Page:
Saturday, November 17, 2018


My sister’s landlord made her give up her cat ( :( ) so she gave it to my mom, who is pretty much the person you can give cats to.
 Most of the time the cats just sleep on the furniture. I mean, they are people after all.

Thursday, November 15, 2018

Language of Confusion: Figs

Figure showed up in the thirteenth century, first just meaning a number and then a century later meaning the image of a person, and also the verb form. Although again, initially the verb didn’t mean what we know it as (as in, to figure something out). It used to just to represent, then make a likeness of. It wasn’t until the seventeenth century that it meant “picture in the mind”, and then not until 1833 was it used in math. It comes from the Old French figure, which could mean shape or body, the form of a word, or a symbol. Funny how initially only one of those definitions was used in English. Anyway! Before that, it comes from the classical Latin figura, shape or figure, which is related to figurare, to shape or figure and from the Proto Indo European root dheigh-, form or build. Which is where we get the other words we’re looking at today.

Figment showed up in the early fifteenth century from the classical Latin figmentum, figment or fiction, which is also derived from figura. Also, configure showed up in the late fourteenth century as to form or “to dispose in a certain form” because words are weird. It comes from the classical Latin configurare, to configure, a mix of the prefix con- (with or together) and figurare, to shape. To configure is to shape together. Which means reconfigure is to shape together again. Similarly, transfigure is trans- (across or beyond) + figurare, to shape beyond.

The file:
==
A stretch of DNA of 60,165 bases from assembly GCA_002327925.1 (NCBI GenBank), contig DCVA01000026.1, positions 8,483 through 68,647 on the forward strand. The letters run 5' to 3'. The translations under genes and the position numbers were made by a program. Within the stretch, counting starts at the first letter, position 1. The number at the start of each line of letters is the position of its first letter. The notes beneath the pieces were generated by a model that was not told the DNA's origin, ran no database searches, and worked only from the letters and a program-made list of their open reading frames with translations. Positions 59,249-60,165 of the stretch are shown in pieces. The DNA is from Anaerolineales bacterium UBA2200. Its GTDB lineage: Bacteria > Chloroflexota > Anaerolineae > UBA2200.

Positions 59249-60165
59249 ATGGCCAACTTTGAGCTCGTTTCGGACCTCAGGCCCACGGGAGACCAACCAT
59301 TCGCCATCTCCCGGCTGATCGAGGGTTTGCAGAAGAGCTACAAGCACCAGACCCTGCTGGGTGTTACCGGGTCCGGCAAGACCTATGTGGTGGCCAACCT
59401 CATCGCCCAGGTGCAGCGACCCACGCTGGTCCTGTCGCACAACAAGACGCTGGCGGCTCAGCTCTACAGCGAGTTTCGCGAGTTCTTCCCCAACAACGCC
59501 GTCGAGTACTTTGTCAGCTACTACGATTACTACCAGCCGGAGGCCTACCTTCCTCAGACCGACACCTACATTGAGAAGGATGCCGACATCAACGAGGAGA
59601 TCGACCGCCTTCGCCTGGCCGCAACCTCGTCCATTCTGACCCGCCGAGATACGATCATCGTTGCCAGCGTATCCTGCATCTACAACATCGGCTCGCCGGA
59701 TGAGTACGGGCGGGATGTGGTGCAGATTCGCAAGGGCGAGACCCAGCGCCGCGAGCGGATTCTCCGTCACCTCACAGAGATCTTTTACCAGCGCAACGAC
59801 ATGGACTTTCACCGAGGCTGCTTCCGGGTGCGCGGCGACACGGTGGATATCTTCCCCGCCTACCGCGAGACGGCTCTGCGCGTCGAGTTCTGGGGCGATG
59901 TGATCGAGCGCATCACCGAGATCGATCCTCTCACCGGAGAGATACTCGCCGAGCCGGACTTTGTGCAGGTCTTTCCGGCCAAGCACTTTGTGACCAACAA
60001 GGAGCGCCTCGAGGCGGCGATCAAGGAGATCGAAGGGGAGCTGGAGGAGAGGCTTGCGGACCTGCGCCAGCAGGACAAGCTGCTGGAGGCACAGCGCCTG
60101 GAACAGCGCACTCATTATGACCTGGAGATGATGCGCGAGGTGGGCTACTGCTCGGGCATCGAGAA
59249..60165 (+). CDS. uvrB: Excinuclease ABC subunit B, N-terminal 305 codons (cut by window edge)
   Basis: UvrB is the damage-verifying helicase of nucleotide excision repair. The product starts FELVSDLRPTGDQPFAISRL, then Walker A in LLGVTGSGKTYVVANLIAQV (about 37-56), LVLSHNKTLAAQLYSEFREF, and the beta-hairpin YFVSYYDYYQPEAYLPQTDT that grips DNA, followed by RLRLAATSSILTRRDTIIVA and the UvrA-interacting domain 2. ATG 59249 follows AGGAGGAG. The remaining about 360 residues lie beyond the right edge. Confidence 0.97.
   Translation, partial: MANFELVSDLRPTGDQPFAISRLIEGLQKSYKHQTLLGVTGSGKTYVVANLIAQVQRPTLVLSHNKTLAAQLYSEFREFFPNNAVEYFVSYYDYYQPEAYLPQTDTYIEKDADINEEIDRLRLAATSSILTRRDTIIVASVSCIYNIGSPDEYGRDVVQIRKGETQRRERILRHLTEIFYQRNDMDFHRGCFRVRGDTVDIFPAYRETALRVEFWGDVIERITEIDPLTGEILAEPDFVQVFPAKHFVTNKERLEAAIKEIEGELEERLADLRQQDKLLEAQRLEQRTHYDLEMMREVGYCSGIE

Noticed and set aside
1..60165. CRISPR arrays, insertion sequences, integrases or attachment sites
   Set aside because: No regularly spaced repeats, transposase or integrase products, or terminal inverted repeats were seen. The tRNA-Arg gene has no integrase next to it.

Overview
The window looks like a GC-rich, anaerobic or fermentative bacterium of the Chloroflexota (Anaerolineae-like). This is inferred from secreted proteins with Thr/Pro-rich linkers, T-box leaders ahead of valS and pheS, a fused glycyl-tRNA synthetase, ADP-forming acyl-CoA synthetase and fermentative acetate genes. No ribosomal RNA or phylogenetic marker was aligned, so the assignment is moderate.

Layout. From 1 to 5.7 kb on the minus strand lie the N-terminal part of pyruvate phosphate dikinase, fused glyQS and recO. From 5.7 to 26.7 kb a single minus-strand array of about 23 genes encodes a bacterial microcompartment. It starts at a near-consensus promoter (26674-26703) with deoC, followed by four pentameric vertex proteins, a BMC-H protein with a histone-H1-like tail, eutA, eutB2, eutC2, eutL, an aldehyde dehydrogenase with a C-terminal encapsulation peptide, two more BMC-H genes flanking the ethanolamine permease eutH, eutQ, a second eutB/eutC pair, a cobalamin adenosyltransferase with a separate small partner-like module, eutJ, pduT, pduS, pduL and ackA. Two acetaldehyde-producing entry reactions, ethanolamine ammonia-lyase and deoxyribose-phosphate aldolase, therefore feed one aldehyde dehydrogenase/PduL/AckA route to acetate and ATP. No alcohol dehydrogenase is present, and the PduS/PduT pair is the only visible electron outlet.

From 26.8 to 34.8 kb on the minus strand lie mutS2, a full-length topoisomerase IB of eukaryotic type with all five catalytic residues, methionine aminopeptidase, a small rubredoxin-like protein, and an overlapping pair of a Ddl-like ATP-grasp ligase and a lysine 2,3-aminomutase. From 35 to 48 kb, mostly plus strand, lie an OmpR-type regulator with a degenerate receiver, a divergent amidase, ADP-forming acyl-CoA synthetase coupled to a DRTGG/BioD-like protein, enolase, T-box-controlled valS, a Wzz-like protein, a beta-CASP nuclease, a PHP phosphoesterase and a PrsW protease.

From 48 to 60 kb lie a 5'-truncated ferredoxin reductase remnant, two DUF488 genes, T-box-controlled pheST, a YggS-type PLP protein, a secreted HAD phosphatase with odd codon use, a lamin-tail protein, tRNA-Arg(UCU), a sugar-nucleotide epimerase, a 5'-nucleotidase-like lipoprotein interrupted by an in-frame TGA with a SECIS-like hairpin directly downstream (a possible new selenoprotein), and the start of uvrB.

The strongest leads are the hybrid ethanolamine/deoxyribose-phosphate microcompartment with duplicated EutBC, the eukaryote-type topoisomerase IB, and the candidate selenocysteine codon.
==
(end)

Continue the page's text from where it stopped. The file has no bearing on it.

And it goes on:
There are a bunch of other words that are descended from dheigh-. Effigy is ex- (out) plus fingere, another word that also means form or shape. Feign, feint, fiction… But not significant. Which is from sign.

We’ll get into those other words another time.


Tuesday, November 13, 2018

I Voted

This isn’t a political post. I try to stay away from that stuff on my blog as I find it too depressing. This is just a story of an actual thing that happened to me when I went to vote.

Let me set the scene: I went up to the table where they made me show them my license (an evil practice) and sign in. I sign my name, take my license back. And…

Lady: Oh! You used cursive.

Me: It’s just a signature.

L: You never see cursive these days.

Me: That’s because there’s no use for it.

L: Well… what if you have to read it?

Me: I’ve literally never had to do that. Everything is digital these days anyway.

L: But… what if you went to Washington DC? You’d have to read it then.

Me: …I can’t imagine a scenario where I’d actually have to read something in cursive. Like, ever. Even DC has to be digital these days. It’s the only way to survive.

Finally she shut up and gave me my ballot so I could get the hell out of there. Seriously, what is with people clinging to this useless, dead writing system like its ubiquitous and we’re harming ourselves by not using it? I am not exaggerating when I say I’ve never had to read cursive since I was forced to learn it in the third grade. There are people who worship cursive like it’s some sort of deity.